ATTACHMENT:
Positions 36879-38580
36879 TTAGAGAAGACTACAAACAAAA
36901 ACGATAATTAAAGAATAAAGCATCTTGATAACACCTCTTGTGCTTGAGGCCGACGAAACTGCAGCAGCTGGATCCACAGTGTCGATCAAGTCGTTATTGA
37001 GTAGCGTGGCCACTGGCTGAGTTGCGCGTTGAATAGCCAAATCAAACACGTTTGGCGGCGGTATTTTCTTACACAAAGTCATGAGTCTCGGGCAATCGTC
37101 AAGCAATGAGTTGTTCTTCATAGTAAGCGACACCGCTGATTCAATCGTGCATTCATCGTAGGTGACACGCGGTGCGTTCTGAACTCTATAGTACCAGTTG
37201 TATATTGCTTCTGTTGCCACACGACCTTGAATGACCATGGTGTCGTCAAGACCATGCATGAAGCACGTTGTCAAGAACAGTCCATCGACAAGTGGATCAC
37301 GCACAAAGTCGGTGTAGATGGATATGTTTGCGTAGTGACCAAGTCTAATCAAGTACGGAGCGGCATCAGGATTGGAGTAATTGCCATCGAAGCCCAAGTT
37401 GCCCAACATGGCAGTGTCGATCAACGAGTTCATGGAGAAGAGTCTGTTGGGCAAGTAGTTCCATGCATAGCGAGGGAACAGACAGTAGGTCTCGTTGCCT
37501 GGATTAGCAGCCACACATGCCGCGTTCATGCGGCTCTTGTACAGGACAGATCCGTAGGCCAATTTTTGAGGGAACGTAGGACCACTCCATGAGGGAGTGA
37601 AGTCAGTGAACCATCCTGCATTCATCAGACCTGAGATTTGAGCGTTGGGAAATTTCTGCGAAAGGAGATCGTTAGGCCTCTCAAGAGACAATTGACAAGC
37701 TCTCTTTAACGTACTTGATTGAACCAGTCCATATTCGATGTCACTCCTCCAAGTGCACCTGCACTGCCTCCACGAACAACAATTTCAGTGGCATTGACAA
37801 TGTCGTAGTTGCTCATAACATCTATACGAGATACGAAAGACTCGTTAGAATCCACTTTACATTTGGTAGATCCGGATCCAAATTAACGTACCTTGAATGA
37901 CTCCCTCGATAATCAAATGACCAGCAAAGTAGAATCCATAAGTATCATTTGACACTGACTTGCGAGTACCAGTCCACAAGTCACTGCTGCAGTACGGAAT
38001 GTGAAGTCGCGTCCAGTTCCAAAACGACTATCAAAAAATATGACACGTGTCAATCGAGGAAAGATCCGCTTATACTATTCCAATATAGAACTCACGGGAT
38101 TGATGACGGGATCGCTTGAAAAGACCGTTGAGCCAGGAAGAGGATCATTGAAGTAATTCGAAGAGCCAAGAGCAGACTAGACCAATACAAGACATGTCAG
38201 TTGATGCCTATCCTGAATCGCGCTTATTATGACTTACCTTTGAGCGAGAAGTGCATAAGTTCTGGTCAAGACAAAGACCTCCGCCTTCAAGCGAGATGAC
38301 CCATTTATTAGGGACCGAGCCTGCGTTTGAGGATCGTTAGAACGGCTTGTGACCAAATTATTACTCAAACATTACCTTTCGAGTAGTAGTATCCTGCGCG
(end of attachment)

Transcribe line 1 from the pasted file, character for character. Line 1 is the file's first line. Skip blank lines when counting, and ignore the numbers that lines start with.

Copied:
Positions 36879-38580